Santa Barbara Spot Prawns (Ruh-Roe)

In Food on September 24, 2009 at 10:21 pm

spot prawn

Santa Barbara spot prawns are just one more reason why living on the west coast is superb. My sister stopped by Santa Monica Seafood the other day and picked up half a dozen spot prawns for dinner. These guys are technically shrimp, but are oversized and taste like sweet lobster. Our plan was to throw them straight on the grill for 2.5 minutes a side and serve with heart-stopping cheesy grits with bacon and grilled asparagus. I crushed some garlic into a bowl of olive oil to brush over before grilling, which is when we discovered the roe. Let’s just say we had a bunch of breeders on our hands and didn’t know how the hell to deal with them. I immediately texted my friend Katie, who replied “A delicacy?” Love caviar/roe, so we went with it. Does this look freaky to you?

spot prawn roe

Turns out the roe was scrumptious. As is every part of these little suckers. We skipped the shells and the eyeballs but scarfed just about everything else…

spot prawns

Happy Birthday, Aaaarrrg!

In Food on September 22, 2009 at 7:11 pm

pirate parrot

Yesterday was our friend Adam’s birthday, which required a pirate theme and a parrot named Eli that we affixed to the birthday boy’s chair. My sister stopped by Vine American party store, and managed to find some chocolate gold coins, jolly rogers and assorted pirate accouterments for the dinner table.

jolly roger

The menu continued the theme with Walk the Plank-Roasted Salmon, which we roasted in the oven on a cedar plank. The cedar imparts a smoky sweetness to the fish, and is heavenly with a honey-mustard-rosemary glaze. Happy Birthday, Matey!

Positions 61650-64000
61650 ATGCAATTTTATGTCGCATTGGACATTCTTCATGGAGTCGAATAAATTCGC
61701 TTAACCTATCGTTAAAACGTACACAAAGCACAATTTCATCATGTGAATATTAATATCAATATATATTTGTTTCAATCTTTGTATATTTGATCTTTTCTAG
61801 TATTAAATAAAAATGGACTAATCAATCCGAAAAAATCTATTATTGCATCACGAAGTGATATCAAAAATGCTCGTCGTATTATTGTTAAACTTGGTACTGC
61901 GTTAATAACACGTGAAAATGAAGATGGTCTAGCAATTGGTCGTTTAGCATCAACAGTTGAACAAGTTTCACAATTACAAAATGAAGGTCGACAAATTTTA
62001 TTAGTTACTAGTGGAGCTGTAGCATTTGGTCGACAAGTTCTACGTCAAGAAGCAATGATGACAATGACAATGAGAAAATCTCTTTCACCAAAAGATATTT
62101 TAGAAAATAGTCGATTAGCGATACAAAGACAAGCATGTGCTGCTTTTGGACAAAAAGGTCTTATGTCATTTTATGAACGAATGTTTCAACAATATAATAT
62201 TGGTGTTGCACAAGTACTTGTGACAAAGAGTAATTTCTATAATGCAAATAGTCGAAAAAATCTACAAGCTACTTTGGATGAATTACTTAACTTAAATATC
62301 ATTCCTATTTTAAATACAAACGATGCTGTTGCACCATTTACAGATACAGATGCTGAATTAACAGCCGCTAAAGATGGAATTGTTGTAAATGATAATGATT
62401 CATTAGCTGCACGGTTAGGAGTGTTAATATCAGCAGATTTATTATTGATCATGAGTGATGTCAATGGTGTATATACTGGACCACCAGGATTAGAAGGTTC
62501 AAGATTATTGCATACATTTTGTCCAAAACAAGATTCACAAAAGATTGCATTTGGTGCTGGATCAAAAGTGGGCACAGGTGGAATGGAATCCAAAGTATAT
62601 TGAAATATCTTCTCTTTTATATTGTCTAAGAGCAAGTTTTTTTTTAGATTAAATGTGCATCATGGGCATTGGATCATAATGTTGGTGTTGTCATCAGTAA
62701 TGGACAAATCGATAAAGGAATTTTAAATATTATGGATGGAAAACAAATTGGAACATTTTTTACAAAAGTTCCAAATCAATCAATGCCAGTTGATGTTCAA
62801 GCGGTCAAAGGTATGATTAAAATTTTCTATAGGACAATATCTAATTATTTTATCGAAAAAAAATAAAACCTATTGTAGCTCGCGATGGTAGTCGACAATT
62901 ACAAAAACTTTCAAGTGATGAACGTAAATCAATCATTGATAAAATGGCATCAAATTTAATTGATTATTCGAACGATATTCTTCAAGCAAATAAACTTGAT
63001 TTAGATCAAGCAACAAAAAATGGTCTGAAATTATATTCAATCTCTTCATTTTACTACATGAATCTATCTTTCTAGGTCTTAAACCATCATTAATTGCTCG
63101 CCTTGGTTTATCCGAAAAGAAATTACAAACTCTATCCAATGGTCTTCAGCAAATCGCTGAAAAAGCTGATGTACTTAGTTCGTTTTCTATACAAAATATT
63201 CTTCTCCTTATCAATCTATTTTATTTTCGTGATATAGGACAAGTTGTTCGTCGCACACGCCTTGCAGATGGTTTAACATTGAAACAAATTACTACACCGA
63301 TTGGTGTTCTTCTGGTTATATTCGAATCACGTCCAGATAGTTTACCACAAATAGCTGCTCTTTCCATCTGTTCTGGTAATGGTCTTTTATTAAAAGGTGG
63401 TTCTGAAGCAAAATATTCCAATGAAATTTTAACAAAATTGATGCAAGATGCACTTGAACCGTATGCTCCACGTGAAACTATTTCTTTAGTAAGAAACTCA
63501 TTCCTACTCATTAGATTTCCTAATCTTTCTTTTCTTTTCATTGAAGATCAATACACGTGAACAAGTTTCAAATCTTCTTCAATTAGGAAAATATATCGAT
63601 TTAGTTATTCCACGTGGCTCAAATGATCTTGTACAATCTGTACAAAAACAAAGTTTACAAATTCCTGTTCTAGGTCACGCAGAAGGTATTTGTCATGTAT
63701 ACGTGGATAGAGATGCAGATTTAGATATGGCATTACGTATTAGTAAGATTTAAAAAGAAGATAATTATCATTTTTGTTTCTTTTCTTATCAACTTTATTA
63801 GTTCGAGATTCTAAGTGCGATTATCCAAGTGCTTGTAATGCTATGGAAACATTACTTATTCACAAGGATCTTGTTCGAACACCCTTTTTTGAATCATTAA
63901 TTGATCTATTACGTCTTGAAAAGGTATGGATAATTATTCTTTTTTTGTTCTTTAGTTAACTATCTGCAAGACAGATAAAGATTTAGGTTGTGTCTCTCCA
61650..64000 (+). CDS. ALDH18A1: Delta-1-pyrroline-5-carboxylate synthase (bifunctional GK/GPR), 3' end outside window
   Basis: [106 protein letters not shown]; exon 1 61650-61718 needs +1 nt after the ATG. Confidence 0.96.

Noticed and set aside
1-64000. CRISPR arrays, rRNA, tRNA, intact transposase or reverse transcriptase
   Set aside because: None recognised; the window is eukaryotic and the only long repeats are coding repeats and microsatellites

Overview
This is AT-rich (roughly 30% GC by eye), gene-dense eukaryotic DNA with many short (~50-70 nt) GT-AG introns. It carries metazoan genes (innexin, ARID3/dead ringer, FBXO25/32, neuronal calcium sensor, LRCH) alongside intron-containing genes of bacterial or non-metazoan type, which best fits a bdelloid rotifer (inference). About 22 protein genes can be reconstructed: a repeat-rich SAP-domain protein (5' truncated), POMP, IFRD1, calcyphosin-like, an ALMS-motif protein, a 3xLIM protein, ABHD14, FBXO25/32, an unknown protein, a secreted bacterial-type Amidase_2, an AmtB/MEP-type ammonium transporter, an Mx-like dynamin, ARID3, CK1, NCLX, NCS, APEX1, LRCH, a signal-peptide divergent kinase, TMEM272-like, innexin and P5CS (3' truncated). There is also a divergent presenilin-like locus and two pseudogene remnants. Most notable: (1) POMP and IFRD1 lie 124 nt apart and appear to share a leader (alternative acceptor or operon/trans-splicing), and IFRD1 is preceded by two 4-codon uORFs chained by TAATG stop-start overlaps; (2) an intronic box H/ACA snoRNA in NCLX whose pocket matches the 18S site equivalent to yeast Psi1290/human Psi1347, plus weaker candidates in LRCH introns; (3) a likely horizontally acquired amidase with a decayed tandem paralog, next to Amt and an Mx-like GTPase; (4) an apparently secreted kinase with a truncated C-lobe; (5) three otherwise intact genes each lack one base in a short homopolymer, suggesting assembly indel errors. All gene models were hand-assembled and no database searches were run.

plank roasted salmon

Warm Calamari Salad with Spinach and Chorizo

In Food, Recipes on September 21, 2009 at 8:11 am

squidsalad

Lured by the thought of two of his favorite ingredients—chorizo and squid—commingling in a single dish, on Saturday night Mr. Foodinista undertook a recipe from Sunday Suppers at Lucques, by Suzanne Goin. It’s a favorite cookbook of ours, given that it comes from the restaurant where we got engaged! However, I’ll be the first to admit that one can usually bank on using an annoying number of pans with one (or three) too many steps. However, this salad is so freaking insane that it’s worth it. I scaled waaay back on breadcrumbs (her recipe had us making a cup, which was too much). Also, we omitted the black olives since Mr. Foodinista is not a fan…

Warm Squid Salad with Spinach, Chorizo, and Black Olives

Adapted from Sunday Suppers at Lucques

Serves 4-6

2 1/2 lbs small squid, cleaned

2 lemons, zested

2 tablespoons fresh thyme leaves

2 tablespoons sliced flat-leafed parsley

1/4 cup fresh breadcrumbs

3/4 cup, plus 1 tsp olive oil

3/4 lb Mexican chorizo, casings removed

1 1/2 cups diced onions

1 tablespoon minced garlic

5 ounces baby spinach

1 cup cilantro leaves

1/2 cup sliced scallions

1 cup chopped pitted Nyons olives

6 tablespoons sherry vinegar

squid

Cut the squid bodies crosswise into 1/8-inch-thick rings, and leave the tentacles whole. Season with lemon zest, 1 tablespoon thyme, and parsley. Refrigerate for a few hours.

squidseasoned

Preheat oven to 375 degrees. Toss breadcrumbs with 1 teaspoon olive oil and 1/2 teaspoon thyme. Spread onto baking sheet, and toast until golden brown, about 8 minutes.

breadcrumbs

Meanwhile, heat a large sauté pan over high heat for 2 minutes. Swirl in two tablespoons olive oil and wait about a minute. Crumble chorizo into pan, and cook 1 minute. Add the onion, garlic, and remaining thyme. Sauté 5 minutes over medium heat, stirring often with a wooden spoon, until chorizo is cooked and onion is translucent and starting caramelize. Remove from heat and set aside.

chorizo

In a large bowl, toss together spinach, cilantro, scallions and olives. In a small bowl, whisk together sherry vinegar, 2 tablespoons lemon juice, and 6 tablespoons olive oil. Set aside.